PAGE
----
The Yale Daily News

The Yale Daily News is an independent, student-run newspaper published every weekday when the University is in session. The paper is the oldest college daily in the United States, and it has been a source of news and debate on campus for more than 130 years. Many of its past editors and writers have gone on to distinguished careers in journalism and public service, including William F. Buckley, Lan Samantha Chang, John Hersey, Sargent Shriver, Joseph Lieberman, Paul Steiger, Calvin Trillin and others.

In the late 1990s, the Daily News shifted from being a staunchly conservative publication to a more flexible centrist stance. It began publishing stories on race, welfare and social issues, and in 1996 won a Pulitzer Prize for Distinguished Commentary for E.R. Shipp’s pieces on police brutality in New York City. The Daily News also earned a reputation for supporting the rights of marginalized groups in society, such as Abner Louima, and won another Pulitzer Prize in 1998 for Mike McAlary’s coverage of his beating by police.

Its success can be largely attributed to sensational pictorial coverage and a willingness to go to great lengths in order to secure the attention of readers. In 1928, for instance, reporter Tom Howard strapped a small camera to his leg and captured an image of Ruth Snyder in mid-electrocution—a front page sensation that contributed to the death penalty being abolished in the United States.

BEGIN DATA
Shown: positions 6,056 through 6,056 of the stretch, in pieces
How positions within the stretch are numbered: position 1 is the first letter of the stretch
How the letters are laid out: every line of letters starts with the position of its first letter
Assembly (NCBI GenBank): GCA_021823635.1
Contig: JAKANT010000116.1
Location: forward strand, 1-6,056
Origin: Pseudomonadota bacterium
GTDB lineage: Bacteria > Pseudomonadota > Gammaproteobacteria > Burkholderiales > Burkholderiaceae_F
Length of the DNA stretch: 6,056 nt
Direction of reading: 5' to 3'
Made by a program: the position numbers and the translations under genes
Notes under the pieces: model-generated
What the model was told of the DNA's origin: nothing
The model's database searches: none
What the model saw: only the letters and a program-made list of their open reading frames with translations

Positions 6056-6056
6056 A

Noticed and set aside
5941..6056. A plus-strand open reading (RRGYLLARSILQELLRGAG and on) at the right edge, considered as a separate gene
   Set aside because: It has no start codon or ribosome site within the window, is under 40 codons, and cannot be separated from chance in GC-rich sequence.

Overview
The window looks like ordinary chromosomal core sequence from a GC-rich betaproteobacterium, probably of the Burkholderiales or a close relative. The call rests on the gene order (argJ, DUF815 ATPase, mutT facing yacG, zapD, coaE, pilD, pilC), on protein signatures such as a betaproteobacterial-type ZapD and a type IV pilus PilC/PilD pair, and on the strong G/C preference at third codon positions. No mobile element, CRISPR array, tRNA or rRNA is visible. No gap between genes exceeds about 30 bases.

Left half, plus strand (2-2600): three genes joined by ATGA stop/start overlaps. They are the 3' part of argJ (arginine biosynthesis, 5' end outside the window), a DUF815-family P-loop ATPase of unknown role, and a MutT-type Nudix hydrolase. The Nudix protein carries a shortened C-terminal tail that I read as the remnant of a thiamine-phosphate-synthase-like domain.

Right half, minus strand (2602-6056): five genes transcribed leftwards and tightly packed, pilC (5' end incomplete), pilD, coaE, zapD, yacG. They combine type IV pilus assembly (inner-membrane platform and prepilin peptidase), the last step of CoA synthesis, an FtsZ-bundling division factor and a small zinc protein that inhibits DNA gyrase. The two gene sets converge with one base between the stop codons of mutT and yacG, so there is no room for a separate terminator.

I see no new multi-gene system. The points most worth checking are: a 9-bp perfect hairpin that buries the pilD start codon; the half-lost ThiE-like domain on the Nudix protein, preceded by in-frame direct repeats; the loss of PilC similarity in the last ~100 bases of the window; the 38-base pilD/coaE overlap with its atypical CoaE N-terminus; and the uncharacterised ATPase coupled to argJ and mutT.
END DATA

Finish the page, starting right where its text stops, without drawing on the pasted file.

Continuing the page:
As the News built its circulation, it expanded its physical footprint as well. In 1948 it established what would become WPIX, the New York City television station, whose call letters were based on the Daily News nickname of “New York’s Picture Newspaper.” WPIX is now owned by Tribune Co., and it is located in the former Daily News Building.

By the early 21st century, the Daily News was still one of America’s most widely read newspapers, but its circulation had fallen well below its 1940s heyday. In 2017, the Daily News was sold to Tronc, a Chicago-based media company. The sale included the newspaper’s debt, which reportedly was more than $2 billion. The sale was a blow to journalism, as it left only four major publicly traded U.S. daily newspapers, all of which were losing money.